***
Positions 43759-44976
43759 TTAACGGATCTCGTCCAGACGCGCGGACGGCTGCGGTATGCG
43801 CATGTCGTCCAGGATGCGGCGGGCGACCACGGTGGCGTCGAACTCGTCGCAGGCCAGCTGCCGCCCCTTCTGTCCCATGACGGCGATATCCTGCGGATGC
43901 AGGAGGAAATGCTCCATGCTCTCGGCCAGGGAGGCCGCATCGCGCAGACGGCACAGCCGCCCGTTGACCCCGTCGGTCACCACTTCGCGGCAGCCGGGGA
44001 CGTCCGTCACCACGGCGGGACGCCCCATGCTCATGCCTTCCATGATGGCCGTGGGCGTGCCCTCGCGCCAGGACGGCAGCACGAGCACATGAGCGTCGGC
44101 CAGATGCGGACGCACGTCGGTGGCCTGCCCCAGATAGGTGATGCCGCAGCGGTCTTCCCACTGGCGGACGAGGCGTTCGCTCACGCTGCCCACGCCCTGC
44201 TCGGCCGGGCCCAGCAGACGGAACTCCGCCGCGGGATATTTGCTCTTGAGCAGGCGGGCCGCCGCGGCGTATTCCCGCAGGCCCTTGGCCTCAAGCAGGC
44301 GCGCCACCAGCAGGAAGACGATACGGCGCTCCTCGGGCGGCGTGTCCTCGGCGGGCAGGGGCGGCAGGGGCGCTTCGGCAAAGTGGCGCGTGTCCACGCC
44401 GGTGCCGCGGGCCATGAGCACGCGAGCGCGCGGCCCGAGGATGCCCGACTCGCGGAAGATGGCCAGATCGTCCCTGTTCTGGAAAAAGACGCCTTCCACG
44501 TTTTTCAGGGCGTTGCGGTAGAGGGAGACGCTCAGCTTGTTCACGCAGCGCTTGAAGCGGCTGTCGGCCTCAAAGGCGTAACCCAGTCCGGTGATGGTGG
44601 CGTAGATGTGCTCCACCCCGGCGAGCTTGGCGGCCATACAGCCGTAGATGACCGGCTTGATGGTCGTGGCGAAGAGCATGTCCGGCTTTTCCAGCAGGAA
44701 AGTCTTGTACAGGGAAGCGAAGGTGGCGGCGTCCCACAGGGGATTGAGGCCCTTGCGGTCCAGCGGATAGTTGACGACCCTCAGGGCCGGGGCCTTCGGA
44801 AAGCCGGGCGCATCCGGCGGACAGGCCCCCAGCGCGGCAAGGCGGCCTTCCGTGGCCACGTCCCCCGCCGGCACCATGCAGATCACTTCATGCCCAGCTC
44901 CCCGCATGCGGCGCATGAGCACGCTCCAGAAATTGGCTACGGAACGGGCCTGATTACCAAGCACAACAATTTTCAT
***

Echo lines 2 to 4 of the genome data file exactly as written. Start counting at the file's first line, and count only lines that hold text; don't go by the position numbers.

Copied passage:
43759 TTAACGGATCTCGTCCAGACGCGCGGACGGCTGCGGTATGCG
43801 CATGTCGTCCAGGATGCGGCGGGCGACCACGGTGGCGTCGAACTCGTCGCAGGCCAGCTGCCGCCCCTTCTGTCCCATGACGGCGATATCCTGCGGATGC
43901 AGGAGGAAATGCTCCATGCTCTCGGCCAGGGAGGCCGCATCGCGCAGACGGCACAGCCGCCCGTTGACCCCGTCGGTCACCACTTCGCGGCAGCCGGGGA